MTF status may weaken appeal of broker dark pools

Europe’s broker-owned dark pools or crossing engines will be more open to toxic flow and less able to provide price improvement if they are forced to register as multilateral trading facilities (MTFs), brokers claim.
By None

Europe’s broker-owned dark pools or crossing engines will be more open to toxic flow and less able to provide price improvement if they are forced to register as multilateral trading facilities (MTFs), brokers claim.

Currently, brokers can operate dark pools in Europe without registering them as one of the three MiFID-defined types of trading venue: multilateral trading facility; systematic internaliser; or recognised investment exchange.

Some brokers have registered their crossing engines as systemic internalisers, but indications that regulators could require reclassification have intensified in recent weeks. In a speech on 18 September, Charlie McCreevy, European Commissioner for internal market and services, said that the Commission’s review of MiFID’s impact on equity trading in Europe, due to start at the end of this year, would address whether dark pool operators were afforded unfair commercial advantages.

This week, Eddy Wymeersch, chairman of the Committee of European Securities Regulators (CESR), the body responsible for harmonising regulation across Europe’s securities markets, said broker dark pools “should organise themselves as MTFs, or something similar”.

“Technically, there could be some challenges for broker pools if, for instance, the current architecture only allows access to the pool via a ‘single member’ – i.e. the broker itself,” said Steven Brown, director of regulation and compliance at trading technology firm RedKite Financial Markets and a former member of the team that drafted the UK Financial Services Authority’s MTF authorisation procedures. “An MTF has to be multilateral to ensure that its owner has no advantage over other members using the venue in terms of information, latency and so on.”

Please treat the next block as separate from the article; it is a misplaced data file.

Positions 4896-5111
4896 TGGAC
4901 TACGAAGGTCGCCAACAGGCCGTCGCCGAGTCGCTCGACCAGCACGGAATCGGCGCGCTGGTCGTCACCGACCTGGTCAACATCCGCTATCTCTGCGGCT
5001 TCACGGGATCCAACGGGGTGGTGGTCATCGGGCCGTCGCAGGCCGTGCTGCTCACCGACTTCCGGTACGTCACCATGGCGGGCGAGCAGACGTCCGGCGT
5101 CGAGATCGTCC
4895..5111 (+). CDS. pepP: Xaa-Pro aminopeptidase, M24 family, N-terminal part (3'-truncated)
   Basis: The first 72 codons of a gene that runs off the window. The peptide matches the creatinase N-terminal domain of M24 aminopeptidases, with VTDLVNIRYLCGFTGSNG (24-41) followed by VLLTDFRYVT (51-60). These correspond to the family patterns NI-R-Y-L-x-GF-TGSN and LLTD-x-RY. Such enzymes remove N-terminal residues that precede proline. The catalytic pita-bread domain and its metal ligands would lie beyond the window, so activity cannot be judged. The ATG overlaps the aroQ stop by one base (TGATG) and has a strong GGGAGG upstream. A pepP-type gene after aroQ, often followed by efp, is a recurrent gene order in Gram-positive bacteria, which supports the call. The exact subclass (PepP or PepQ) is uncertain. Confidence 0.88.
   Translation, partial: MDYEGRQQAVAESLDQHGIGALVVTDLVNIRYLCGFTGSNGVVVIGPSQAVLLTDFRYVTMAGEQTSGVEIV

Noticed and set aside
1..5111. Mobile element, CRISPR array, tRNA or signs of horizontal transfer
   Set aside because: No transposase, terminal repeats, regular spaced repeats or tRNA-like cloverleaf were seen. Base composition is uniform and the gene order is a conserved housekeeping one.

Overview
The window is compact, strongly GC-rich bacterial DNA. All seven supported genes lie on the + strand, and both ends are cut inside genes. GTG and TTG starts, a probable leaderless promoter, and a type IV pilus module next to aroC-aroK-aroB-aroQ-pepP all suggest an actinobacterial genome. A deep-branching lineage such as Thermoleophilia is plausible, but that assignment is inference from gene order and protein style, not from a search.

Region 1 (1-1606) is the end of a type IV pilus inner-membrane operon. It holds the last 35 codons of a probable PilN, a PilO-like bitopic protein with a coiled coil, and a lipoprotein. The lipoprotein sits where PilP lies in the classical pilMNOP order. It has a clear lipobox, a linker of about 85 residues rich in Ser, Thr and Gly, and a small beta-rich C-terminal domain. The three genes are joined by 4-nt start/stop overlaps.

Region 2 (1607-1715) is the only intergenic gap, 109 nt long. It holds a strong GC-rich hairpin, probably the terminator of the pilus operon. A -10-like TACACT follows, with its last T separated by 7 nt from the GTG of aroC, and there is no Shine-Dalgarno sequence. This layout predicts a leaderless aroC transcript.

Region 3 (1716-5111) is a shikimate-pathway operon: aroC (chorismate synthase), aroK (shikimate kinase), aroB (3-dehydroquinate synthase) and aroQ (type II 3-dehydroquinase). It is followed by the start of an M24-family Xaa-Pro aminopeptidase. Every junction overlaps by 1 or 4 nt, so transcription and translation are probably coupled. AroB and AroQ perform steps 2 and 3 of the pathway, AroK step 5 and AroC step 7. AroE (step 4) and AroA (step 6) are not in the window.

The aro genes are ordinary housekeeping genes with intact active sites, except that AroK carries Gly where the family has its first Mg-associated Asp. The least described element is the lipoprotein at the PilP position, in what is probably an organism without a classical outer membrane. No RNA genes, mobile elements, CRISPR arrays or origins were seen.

But wider access to a broker’s dark pool could expose its buy-side clients to potentially harmful orders. “It would damage our ability to facilitate client flow,” one broker said. “We would not be able to exercise any discretion about who has access provided they meet certain criteria, so we could let in stat-arb traders, electronic market-makers, external liquidity providers etc. Our institutional clients would not want that. I hope regulators will see that this is potentially damaging to institutional flow.”

A further concern expressed by brokers is that a shift to MTF status would restrict the types of trading activity possible in their dark pools, thereby reducing their appeal to clients. MTFs can only offer dark trading by complying with one of four pre-trade transparency waivers. So far, many MTFs have opted for the reference price waiver, which only permits orders to be crossed at the mid-point of the best bid and offer of a reliable source, typically the primary exchange for the stock being traded. Broker-owned pools that follow this route would have severely limited scope to offer price improvement.

MTFs can offer non-mid-point dark trading by using MiFID’s large-in-scale waiver, but such trades cannot interact with any mid-point trading and must be executed on a separate order book.

Some market observers argue that a system that requires agency brokers such as Liquidnet and ITG to operate their crossing platforms as MTFs, but allows investment banks to run unclassified pools, is untenable and regulatory action is inevitable.

However, it is still unclear whether regulators will force brokers to seek MTF status. Despite Wymeersch’s comments, a spokesperson for CESR told that the committee has no official position on classification of broker pools beyond comments made in its summary of market participant feedback on the impact of MiFID on secondary markets, published in June. In the report, the Committee acknowledged complaints from exchanges and MTFs about brokers unclassified crossing operations, but said the matter required further consideration.

“Work to develop a CESR position is in the very earliest stages and I cannot indicate precisely the timing of when this will work will be completed at the moment, as CESR is still in the process of finalising the work programme for 2010,” the spokesperson said.